Back to Oncology Labs
Prostate-specific antigen (PSA)
Prostate-specific antigen (PSA) is present in low concentrations in
the blood of all adult males. It is produced by both normal and
abnormal prostate cells. Elevated PSA levels may be found in the blood
of men with benign prostate conditions, such as prostatitis
(inflammation of the prostate) and benign prostatic hyperplasia (BPH),
or with a malignant (cancerous) growth in the prostate. While PSA does
not allow doctors to distinguish between benign prostate conditions
(which are very common in older men) and cancer, an elevated PSA level
may indicate that other tests are necessary to determine whether
cancer is present.
PSA levels have been shown to be useful in monitoring the
prostate cancer treatment, and in checking for
recurrence after treatment has ended. In checking for recurrence, a
single test may show a mildly elevated PSA level, which may not be a
significant change. Doctors generally look for trends, such as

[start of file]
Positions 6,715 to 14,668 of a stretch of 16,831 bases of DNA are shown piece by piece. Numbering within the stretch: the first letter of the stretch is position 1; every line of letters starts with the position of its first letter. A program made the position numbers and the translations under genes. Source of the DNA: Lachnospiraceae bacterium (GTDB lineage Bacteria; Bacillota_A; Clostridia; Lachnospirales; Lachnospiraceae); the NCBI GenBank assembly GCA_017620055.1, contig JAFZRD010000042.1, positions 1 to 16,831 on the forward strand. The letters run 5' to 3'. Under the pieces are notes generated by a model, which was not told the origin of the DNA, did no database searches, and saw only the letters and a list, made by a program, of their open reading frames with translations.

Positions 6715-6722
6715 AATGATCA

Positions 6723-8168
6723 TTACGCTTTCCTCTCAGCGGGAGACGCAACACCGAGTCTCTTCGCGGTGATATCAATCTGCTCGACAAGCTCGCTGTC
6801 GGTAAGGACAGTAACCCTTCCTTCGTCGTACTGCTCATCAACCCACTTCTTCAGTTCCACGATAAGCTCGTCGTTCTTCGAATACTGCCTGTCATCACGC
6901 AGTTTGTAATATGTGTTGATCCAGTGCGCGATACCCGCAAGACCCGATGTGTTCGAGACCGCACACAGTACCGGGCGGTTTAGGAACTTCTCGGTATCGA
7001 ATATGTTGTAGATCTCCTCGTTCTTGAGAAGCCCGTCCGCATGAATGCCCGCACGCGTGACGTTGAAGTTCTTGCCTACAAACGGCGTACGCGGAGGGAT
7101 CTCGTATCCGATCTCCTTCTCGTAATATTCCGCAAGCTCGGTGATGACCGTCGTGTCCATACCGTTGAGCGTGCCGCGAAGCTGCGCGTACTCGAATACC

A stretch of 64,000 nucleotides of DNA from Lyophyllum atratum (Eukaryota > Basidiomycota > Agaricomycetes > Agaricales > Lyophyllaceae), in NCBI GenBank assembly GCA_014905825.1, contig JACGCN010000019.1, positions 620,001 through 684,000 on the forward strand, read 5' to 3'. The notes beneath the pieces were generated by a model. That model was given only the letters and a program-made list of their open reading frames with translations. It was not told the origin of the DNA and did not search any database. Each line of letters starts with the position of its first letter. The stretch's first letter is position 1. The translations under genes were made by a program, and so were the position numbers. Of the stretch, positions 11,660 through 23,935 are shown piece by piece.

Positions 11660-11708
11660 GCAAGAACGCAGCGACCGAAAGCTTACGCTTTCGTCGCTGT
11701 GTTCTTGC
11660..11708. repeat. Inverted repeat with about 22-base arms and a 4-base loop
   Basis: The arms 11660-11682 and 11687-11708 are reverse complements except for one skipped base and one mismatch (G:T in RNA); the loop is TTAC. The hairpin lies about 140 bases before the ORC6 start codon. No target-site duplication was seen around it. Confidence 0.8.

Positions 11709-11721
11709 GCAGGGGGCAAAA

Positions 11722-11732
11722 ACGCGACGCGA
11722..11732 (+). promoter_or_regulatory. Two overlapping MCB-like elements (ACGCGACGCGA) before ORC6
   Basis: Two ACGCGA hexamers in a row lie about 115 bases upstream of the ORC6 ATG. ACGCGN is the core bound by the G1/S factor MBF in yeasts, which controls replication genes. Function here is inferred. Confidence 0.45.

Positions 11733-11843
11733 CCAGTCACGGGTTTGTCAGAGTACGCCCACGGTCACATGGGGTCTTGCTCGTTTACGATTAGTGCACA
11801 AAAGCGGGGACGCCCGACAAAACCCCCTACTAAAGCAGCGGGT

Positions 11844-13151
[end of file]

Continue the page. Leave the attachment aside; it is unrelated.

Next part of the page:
steadily increasing PSA levels in multiple tests over time, rather
than focusing on a single elevated result.
Researchers are studying the value of PSA in screening men for
prostate cancer (checking for the disease in men who have no
symptoms). At this time, it is not known whether using PSA to screen
for prostate cancer actually saves lives. The National Cancer
Institute-supported Prostate, Lung, Colorectal, and Ovarian Cancer
Screening Trial is designed to show whether the use of certain
screening tests can reduce the number of deaths caused by those
cancers. For prostate cancer, this trial is looking at the usefulness
of regular screening using digital rectal exams and PSA level checks
in men ages 55 to 74.
Researchers are also working on new ways to increase the accuracy of
PSA tests. Improving the accuracy of PSA tests could help doctors
distinguish BPH from
prostate cancer, and thereby avoid unnecessary follow up procedures, including biopsies.
Are you a doctor or a nurse?
Do you want to join the Doctors Lounge online medical community?
Participate in editorial activities (publish, peer review, edit) and
give a helping hand to the largest online community of patients.
Click on the link below to see the requirements:
Doctors Lounge Membership